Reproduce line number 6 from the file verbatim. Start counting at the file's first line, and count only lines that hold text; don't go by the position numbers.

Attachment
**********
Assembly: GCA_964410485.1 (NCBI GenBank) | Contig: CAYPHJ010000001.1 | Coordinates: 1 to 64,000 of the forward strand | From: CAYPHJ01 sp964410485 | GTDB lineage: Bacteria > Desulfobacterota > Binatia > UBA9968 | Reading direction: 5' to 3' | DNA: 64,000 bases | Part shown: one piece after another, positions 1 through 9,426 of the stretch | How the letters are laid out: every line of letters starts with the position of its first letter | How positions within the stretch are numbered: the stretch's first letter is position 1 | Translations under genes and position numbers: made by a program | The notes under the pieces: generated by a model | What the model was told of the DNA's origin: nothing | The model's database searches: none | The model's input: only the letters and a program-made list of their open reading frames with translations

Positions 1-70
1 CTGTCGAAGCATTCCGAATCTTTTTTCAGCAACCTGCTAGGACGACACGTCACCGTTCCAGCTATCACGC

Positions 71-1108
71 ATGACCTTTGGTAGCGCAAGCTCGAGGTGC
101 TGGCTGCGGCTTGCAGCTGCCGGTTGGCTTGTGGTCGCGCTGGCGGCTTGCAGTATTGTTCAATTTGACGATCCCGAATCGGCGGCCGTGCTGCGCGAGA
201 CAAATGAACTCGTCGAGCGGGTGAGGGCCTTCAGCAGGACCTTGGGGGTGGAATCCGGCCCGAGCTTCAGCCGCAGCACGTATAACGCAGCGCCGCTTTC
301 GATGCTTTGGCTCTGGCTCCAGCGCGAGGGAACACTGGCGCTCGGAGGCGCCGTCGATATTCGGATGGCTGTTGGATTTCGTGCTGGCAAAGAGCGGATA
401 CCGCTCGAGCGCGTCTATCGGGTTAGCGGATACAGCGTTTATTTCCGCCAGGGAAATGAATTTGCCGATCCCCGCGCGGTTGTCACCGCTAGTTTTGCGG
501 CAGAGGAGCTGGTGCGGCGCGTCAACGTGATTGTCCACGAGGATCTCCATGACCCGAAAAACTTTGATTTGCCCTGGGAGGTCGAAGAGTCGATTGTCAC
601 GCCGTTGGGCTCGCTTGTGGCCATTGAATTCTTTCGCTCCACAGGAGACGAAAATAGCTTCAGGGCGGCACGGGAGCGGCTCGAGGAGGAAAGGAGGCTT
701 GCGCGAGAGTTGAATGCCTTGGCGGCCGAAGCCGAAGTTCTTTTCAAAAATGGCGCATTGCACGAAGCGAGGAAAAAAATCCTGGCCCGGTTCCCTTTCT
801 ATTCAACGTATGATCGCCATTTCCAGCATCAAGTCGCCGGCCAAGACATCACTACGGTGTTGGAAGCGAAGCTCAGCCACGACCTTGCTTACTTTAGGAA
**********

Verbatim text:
101 TGGCTGCGGCTTGCAGCTGCCGGTTGGCTTGTGGTCGCGCTGGCGGCTTGCAGTATTGTTCAATTTGACGATCCCGAATCGGCGGCCGTGCTGCGCGAGA